Perspectives on Topicalization
The case of Japanese wa
Within the field of Japanese linguistics, few areas have generated as much controversy as the morpheme wa; traditionally described as a marker of old or contrasted information, its function as a discourse marker has also been studied. This work aims to deepen the understanding of wa through careful examination of the particle at both sentence and discourse levels in old Japanese as well as present-day Japanese. Previous studies have concentrated on syntactic analyses of wa. The contributors to this volume challenge the old approach and uncover new properties of wa. The four topics discussed are: wa in Narrative and Expository Discourse; wa and other Syntactic Phenomena; Historical Perspectives on wa and Pragmatic Perspectives on wa.
[Typological Studies in Language, 14] 1987. xi, 307 pp.
Publishing status: Available
© John Benjamins Publishing Company
Table of Contents
Preface | p. vii
Part I: Wa in narrative and expository discourse
The use of wa as a cohesion marker in Japanese oral narrativesPatricia M. Clancy and Pamela A. Downing | p. 3
Thematization as a staging device in the Japanese narrativeSenko K. Maynard | p. 57
Thematization, assumed familiarity, staging, and syntactic binding in JapaneseJohn Hinds | p. 83
Identifiability, scope-setting, and the particle wa: A study of Japanese spoken expository discourseShoichi Iwasaki | p. 107
A study of the so-called topic wa in passages from Tolstoi, Lawrenceand Faulkner (of course, in Japanese translation)S.-Y. Kuroda | p. 143
Part II: Wa and other syntactic phenomena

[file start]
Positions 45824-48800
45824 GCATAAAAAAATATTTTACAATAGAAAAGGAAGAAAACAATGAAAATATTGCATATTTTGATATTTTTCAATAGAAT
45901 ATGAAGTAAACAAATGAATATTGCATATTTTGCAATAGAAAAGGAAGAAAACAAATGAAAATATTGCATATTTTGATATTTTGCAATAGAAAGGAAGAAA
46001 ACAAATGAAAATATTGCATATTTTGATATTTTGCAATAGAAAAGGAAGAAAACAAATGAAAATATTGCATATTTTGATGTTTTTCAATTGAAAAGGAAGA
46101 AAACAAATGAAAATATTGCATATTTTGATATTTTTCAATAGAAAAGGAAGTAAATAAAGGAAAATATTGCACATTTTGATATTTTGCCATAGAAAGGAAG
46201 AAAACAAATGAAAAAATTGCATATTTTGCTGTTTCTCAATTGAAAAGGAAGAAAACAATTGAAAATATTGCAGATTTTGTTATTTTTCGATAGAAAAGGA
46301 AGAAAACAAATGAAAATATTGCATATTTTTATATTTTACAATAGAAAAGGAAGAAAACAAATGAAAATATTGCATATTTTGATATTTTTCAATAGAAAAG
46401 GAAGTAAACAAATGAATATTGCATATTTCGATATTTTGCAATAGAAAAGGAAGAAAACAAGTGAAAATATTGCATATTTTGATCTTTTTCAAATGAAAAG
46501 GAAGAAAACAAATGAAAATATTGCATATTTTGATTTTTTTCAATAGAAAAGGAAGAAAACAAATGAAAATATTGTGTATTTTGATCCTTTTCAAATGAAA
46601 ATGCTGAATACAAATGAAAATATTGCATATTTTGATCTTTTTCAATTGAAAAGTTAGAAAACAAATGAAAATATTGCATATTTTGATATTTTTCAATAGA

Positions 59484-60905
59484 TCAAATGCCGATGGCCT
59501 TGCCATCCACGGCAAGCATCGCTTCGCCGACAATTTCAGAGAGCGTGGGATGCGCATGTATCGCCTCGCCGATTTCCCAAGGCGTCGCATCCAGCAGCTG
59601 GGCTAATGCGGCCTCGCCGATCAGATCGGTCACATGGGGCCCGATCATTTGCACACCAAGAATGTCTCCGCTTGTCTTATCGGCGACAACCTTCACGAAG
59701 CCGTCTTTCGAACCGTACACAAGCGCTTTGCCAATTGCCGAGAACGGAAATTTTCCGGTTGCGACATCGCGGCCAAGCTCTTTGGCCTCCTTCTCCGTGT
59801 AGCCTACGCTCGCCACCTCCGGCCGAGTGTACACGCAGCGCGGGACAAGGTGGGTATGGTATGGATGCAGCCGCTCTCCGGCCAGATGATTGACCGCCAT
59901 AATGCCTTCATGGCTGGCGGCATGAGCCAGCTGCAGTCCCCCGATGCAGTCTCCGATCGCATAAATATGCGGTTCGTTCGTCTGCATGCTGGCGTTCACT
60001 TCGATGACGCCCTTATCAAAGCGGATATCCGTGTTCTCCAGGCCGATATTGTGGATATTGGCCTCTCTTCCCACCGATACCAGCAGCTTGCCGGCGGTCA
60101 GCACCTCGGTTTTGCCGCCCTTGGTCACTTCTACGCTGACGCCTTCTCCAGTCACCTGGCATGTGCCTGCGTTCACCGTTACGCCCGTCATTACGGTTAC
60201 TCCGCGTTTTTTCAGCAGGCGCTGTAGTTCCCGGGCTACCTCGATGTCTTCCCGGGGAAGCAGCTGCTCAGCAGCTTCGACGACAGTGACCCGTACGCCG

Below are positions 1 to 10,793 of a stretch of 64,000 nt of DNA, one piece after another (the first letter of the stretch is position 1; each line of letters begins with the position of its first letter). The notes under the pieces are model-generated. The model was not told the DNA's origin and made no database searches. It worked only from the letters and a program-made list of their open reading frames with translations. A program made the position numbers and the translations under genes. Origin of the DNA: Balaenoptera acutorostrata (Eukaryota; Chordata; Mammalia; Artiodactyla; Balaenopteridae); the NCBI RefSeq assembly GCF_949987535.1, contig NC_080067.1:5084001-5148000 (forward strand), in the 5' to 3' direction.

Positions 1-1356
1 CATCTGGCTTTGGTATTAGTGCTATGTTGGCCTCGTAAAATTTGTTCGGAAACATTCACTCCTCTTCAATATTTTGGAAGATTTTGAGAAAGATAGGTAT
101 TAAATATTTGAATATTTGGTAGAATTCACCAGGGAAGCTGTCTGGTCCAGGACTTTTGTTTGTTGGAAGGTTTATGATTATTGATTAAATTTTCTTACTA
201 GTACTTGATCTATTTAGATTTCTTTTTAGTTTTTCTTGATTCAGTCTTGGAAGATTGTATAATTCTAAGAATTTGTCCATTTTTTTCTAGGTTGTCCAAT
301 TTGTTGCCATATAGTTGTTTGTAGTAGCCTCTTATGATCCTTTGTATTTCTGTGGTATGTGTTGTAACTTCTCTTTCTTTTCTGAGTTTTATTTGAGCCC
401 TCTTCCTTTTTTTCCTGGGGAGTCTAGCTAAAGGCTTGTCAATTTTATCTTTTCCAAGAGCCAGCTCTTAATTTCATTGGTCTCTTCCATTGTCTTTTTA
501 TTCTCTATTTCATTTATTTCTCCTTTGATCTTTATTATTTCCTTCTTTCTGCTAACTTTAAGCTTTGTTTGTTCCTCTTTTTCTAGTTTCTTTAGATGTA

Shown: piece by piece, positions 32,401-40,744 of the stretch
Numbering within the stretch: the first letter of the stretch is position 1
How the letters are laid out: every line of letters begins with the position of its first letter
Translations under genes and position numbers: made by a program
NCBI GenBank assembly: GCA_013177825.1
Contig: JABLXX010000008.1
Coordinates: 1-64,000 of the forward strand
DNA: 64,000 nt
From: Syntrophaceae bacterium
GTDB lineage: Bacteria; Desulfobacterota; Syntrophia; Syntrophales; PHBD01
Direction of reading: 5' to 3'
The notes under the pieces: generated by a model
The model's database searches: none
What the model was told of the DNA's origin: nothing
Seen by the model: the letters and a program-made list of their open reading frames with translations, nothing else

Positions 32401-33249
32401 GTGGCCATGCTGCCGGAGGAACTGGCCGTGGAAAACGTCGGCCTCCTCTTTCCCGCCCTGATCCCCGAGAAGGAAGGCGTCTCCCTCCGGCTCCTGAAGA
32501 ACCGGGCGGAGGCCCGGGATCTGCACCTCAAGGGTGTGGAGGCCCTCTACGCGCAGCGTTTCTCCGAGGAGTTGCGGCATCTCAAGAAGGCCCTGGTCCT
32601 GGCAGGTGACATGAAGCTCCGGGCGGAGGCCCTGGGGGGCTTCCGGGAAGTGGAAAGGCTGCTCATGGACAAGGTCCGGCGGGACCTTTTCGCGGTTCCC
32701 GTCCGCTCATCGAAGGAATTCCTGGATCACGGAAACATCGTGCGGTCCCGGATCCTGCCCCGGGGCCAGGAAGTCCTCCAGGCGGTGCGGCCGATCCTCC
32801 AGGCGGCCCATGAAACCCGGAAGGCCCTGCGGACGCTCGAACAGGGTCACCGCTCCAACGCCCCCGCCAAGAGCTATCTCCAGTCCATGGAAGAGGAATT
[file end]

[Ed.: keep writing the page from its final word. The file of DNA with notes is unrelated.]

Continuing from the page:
The role of wa in negationNaomi Hanaoka McGloin | p. 165
Wa and the WH phraseShigeru Miyagawa | p. 185
Part III: Historical perspectives on wa
Functions of the theme marker wa from synchronic and diachronic perspectivesNoriko Fujii Ueno | p. 221
Wa in diachronic perspectiveCharles M. De Wolf | p. 265
Part IV: Pragmatic perspectives on wa
How relevant is a functional notion of communicative orientation to ga and wa?Seiichi Makino | p. 293
Abbreveations | p. 307
“This volume will appeal to a wide range of linguists, not simply those who study Japanese. It succeeds in raising new questions about the functions of wa, and will stimulate new research.”
The Journal of Asian Studies, Noriko Nagai, Duke University
Cited by 10 other publications
No author info given
Bateman, John A.
1991. Uncovering textual meanings: a case study involving systemic-functional resources for the generation of Japanese texts. In Natural Language Generation in Artificial Intelligence and Computational Linguistics [The Kluwer International Series in Engineering and Computer Science, 119], ► pp. 125 ff.
Ono, Tsuyoshi & Sandra A. Thompson
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